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Mortgage loans: Time to refinance your adjustable rate mortgage?

[Nov 2, 2010.]

 

Today's low mortgage rates are providing good incentive for refinancing your adjustable-rate mortgage (ARM) loan to a fixed-rate mortgage (FRM) loan. Lower mortgage rates are making FRM loans more affordable for homeowners who originally took out ARM loans due to financial constraints. If your ARM is about to reset, it's time to consider mortgage refinance options. In a blog for HSH Associates, Tim Manni observes that deciding when or if to refinance depends on individual circumstances in addition to current mortgage rates.

Match your mortgage loan to your financial style

Your tolerance for risk and variation in your financial dealings will help you decide which type of mortgage loans work best for you:

  • Stable monthly payments: Fixed-rate loans are fully amortized and offer stable monthly payments throughout the life of the loan. (If your mortgage payment includes taxes and insurance, it may vary according to changes in tax rates or insurance premiums.)
  • No exotic mortgage features: Some adjustable-rate mortgage loans may include features such as deferred interest and negative amortization. These features can increase your mortgage amount rather than decreasing it. Fixed-rate mortgage loan payments don't increase over time. If you have an ARM that's going to reset soon, review your mortgage documents for determining how your mortgage loan works. Consult a financial advisor for help with interpreting mortgage documents if needed.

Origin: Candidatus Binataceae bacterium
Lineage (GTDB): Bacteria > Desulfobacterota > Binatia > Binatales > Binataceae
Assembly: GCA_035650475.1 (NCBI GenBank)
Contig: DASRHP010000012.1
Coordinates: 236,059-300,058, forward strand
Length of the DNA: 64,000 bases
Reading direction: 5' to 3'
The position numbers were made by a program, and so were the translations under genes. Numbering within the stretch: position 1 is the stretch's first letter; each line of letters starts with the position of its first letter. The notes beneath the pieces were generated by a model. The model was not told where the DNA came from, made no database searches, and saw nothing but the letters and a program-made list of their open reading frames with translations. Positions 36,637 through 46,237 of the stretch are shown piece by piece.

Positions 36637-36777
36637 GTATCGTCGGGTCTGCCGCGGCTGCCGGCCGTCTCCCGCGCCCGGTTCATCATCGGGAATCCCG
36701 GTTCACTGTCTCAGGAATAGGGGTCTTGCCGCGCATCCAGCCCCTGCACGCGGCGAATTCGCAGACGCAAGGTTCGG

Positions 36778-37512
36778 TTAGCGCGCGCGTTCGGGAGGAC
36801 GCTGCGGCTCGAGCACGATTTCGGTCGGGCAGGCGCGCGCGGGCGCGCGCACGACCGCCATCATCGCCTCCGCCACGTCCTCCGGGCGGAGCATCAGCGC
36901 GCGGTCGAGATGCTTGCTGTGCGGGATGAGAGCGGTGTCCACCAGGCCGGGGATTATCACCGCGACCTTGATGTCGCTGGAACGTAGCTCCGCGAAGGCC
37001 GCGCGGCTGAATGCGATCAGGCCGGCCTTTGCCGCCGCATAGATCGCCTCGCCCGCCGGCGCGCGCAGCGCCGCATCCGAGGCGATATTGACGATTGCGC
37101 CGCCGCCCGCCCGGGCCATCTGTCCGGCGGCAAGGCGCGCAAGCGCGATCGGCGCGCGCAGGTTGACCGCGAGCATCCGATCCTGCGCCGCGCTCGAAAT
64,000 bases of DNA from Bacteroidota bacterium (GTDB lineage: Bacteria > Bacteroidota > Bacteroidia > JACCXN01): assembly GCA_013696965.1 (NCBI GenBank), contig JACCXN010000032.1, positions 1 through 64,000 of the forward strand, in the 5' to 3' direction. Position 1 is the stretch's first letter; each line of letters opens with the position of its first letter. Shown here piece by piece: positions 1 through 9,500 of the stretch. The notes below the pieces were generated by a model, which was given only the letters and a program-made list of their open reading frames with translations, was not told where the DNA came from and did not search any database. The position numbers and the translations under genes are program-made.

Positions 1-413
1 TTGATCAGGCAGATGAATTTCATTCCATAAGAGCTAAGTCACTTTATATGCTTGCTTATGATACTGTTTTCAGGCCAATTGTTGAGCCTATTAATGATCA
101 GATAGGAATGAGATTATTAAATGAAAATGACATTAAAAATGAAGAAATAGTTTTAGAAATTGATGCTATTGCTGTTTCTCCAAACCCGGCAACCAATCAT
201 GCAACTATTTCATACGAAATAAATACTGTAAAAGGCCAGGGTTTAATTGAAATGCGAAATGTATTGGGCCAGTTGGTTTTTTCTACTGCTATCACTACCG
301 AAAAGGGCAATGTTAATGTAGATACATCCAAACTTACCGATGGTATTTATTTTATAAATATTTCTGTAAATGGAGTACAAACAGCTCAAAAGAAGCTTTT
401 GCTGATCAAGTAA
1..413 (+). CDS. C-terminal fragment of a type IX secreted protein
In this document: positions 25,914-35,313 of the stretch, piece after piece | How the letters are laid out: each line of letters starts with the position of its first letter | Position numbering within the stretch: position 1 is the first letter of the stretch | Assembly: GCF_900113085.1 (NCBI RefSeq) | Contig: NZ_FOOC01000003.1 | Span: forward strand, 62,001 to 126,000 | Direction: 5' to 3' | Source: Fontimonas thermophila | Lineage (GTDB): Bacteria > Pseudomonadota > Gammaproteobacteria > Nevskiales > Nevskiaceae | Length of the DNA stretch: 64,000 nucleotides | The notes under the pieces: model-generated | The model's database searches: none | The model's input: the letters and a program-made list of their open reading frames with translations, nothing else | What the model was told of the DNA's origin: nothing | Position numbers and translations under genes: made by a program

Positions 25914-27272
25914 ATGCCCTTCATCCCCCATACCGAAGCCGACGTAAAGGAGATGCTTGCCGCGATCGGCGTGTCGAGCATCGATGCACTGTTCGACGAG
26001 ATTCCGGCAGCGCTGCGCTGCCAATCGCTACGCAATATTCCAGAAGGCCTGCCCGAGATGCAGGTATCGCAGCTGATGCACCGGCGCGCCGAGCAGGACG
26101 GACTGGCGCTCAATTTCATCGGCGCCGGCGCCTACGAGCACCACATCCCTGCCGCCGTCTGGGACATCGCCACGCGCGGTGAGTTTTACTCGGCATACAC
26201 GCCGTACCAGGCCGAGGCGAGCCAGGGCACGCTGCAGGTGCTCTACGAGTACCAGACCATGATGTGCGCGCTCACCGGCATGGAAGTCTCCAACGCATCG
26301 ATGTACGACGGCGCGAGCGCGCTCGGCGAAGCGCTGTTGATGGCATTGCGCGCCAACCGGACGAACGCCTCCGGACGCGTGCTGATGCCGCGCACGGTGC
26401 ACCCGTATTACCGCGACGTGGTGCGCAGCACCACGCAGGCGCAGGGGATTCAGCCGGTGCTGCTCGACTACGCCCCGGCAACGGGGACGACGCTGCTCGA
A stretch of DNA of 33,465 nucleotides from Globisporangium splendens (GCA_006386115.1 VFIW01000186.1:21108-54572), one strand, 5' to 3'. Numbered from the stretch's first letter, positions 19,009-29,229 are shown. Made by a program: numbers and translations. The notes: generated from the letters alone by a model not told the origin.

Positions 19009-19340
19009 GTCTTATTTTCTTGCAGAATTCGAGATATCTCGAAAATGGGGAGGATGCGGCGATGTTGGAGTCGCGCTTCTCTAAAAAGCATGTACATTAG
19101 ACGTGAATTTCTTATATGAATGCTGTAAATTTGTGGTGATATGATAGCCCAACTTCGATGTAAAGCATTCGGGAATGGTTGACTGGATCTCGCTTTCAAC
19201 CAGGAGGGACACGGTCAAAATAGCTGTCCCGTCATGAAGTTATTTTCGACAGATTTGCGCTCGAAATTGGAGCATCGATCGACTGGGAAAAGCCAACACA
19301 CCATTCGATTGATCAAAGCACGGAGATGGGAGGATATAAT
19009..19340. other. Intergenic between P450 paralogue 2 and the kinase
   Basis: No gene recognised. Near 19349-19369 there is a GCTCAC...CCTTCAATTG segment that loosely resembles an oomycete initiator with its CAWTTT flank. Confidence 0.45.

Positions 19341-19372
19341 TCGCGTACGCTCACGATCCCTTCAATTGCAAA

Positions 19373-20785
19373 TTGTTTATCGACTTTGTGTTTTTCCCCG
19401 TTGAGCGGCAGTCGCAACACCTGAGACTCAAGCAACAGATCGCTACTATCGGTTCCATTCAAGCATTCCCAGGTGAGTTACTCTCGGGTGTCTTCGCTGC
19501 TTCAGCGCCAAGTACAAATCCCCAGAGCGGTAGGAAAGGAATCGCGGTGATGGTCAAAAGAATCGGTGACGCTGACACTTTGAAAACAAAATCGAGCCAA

Refinancing your mortgage: Shorter term saves money

Refinancing from an ARM to a FRM can yield even more benefits if you can refinance from a 30-year loan to a 15-year loan. If you can afford the higher payments, you could save up to tens of thousands of dollars in interest by paying off your mortgage sooner. Using online mortgage calculator tools can help you estimate the benefits of a shorter mortgage repayment term compared to your existing mortgage loan.

Another important question when considering refinancing is how long you plan to stay in your home. Refinancing costs approximately 2 to 3 percent of your new mortgage amount; you'll want to stay in your home long enough to break even on the refinance costs. If you're seeking additional cash but may be selling your home soon, a home equity loan may provide the cash you need without the high up-front costs associated with refinancing. Again, an online mortgage calculator can help determine how long it will take you to break even.

 

About Author:

Karen Lawson is a freelance writer with extensive experience in mortgage banking and home loan loss mitigation programs. She holds BA and MA degrees in English from the University of Nevada, Reno.

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